Take the 2-minute tour ×
Stack Overflow is a question and answer site for professional and enthusiast programmers. It's 100% free, no registration required.

When I perform a AppDomain.Unload(myDomain) I expect it to also do a full garbage collection.

According to Jeffrey Richter in "CLR via C#" he says that during an AppDomain.Unload:

The CLR forces a garbage collection to occur, reclaiming the memory used by any objects that were created by the now unloaded AppDomain. The Finalize methods for these objects are called, giving the objects a chance to clean themselves up properly.

According to "Steven Pratschner" in "Customizing .NET Framework Common Language Runtime":

After all finalizers have run and no more threads are executing in the domain, the CLR is ready to unload all the in-memory data structures used in the internal implementation. Before this happens, however, the objects that resided in the domain must be collected. After the next garbage collection occurs, the application domain data structures are unloaded from the process address space and the domain is considered unloaded.

Am I misinterpreting their words? I did the following solution to reproduce the unexpected behavior (in .net 2.0 sp2):

An class library project called "Interfaces" containing this interface:

   public interface IXmlClass
    {
        void AllocateMemory(int size);

        void Collect();
    }

A class library project called "ClassLibrary1" which references "Interfaces" and contains this class:

public class XmlClass : MarshalByRefObject, IXmlClass
{

    private byte[] b;

    public void AllocateMemory(int size)
    {
        this.b = new byte[size];
    }

    public void Collect()
    {
        Console.WriteLine("Call explicit GC.Collect() in " + AppDomain.CurrentDomain.FriendlyName + " Collect() method");
        GC.Collect();
        Console.WriteLine("Number of collections: Gen0:{0} Gen1:{1} Gen2:{2}", GC.CollectionCount(0), GC.CollectionCount(1), GC.CollectionCount(2));
    }

    ~XmlClass()
    {
        Console.WriteLine("Finalizing in AppDomain {0}", AppDomain.CurrentDomain.FriendlyName);
    }
}

A console application project which references "Interfaces" project and does the following logic:

static void Main(string[] args)
{
    AssemblyName an = AssemblyName.GetAssemblyName("ClassLibrary1.dll");
    AppDomain appDomain2 = AppDomain.CreateDomain("MyDomain", null, AppDomain.CurrentDomain.SetupInformation);
    IXmlClass c1 = (IXmlClass)appDomain2.CreateInstanceAndUnwrap(an.FullName, "ClassLibrary1.XmlClass");
    Console.WriteLine("Loaded Domain {0}", appDomain2.FriendlyName);
    int tenmb = 1024 * 10000;
    c1.AllocateMemory(tenmb);
    Console.WriteLine("Number of collections: Gen0:{0} Gen1:{1} Gen2:{2}", GC.CollectionCount(0), GC.CollectionCount(1), GC.CollectionCount(2));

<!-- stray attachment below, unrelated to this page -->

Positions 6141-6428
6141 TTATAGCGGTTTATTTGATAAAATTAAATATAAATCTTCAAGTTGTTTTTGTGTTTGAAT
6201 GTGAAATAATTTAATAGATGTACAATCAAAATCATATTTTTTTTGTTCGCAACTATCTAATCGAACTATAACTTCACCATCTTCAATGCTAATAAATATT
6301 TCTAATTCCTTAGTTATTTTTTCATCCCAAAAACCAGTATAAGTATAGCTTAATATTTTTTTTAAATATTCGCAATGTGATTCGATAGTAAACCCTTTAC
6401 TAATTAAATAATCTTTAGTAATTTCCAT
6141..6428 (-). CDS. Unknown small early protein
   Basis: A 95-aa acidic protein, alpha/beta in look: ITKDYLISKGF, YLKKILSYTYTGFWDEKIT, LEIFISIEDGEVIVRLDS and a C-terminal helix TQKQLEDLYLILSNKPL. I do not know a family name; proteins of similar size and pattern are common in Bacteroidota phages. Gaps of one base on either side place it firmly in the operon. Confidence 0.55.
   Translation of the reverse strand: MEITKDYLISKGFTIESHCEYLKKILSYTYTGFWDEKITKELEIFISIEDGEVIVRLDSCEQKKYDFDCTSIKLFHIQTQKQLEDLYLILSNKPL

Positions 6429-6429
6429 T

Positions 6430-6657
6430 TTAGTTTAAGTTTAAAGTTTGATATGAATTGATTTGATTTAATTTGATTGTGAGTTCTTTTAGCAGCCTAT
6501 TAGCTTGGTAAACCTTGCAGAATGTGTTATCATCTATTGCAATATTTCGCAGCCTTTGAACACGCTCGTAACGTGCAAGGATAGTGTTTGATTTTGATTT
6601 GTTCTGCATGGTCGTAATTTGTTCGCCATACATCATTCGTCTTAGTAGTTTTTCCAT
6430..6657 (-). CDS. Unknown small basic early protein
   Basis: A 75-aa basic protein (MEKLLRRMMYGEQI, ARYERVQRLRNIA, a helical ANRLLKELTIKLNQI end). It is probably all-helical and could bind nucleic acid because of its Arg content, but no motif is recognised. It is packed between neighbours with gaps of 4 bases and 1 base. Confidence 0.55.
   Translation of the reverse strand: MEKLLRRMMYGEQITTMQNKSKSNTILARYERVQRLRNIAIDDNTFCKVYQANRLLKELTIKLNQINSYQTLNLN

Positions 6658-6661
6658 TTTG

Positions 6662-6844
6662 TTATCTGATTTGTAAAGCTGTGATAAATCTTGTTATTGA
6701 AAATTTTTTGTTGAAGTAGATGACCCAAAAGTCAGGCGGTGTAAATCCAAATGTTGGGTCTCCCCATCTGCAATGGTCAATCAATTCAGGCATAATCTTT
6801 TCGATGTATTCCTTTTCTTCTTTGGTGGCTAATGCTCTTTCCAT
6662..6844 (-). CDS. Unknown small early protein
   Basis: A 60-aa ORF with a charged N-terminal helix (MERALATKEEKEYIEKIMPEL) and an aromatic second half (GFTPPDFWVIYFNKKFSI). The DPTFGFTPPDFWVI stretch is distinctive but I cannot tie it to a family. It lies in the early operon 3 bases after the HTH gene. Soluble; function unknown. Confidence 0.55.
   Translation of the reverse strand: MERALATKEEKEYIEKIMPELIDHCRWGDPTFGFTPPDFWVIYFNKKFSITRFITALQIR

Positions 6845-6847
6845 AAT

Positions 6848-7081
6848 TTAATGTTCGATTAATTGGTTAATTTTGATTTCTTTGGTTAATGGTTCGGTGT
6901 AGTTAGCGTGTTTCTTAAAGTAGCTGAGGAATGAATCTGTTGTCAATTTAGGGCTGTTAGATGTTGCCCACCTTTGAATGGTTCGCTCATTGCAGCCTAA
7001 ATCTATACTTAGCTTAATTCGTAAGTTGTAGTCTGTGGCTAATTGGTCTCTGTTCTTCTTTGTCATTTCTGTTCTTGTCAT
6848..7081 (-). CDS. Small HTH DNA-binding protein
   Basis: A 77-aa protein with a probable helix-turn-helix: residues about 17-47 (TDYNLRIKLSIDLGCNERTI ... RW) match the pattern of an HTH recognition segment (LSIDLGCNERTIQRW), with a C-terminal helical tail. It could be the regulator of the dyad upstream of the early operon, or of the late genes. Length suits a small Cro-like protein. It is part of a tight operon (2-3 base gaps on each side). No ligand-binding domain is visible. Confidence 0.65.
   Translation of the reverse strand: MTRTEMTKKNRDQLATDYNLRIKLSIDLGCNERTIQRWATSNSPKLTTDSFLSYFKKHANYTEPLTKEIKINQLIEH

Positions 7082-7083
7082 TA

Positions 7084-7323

c1.Collect();
    Console.WriteLine("Unloaded Domain{0}", appDomain2.FriendlyName);
    AppDomain.Unload(appDomain2);
    Console.WriteLine("Number of collections after unloading appdomain:  Gen0:{0} Gen1:{1} Gen2:{2}", GC.CollectionCount(0), GC.CollectionCount(1), GC.CollectionCount(2));
    Console.WriteLine("Perform explicit GC.Collect() in Default Domain");
    GC.Collect();
    Console.WriteLine("Number of collections: Gen0:{0} Gen1:{1} Gen2:{2}", GC.CollectionCount(0), GC.CollectionCount(1), GC.CollectionCount(2));
    Console.ReadKey();
}

The output when running the console application is:

Loaded Domain MyDomain
Number of collections: Gen0:0 Gen1:0 Gen2:0
Call explicit GC.Collect() in MyDomain Collect() method
Number of collections: Gen0:1 Gen1:1 Gen2:1
Unloaded Domain MyDomain
Finalizing in AppDomain MyDomain
Number of collections after unloading appdomain:  Gen0:1 Gen1:1 Gen2:1
Perform explicit GC.Collect() in Default Domain
Number of collections: Gen0:2 Gen1:2 Gen2:2

Things to notice:

  1. Garbage collection is done per process (just a refresher)

  2. Objects in the appdomain that gets unloaded have the finalizer called but garbage collection is not done. The 10 megabyte object created by AllocateMemory() will only be collected after performing an explicit GC.Collect() in the above example (or if the garbage collector will at some time later.

Other notes: it doesn't really matter if XmlClass is finalizable or not. The same behavior occurs in the above example.

Questions:

  1. Why does calling AppDomain.Unload doesn't result in a garbage collection? Is there any way to make that call result in a garbage collection?

  2. Inside AllocateMemory() I plan to load short lived large xml documents (less or equal to 16 mb) that will get on LargeObject heap and will be generation 2 objects. Is there any way to have the memory collected without resorting to explicit GC.Collect() or other kind of explicit programmatic control of garbage collector?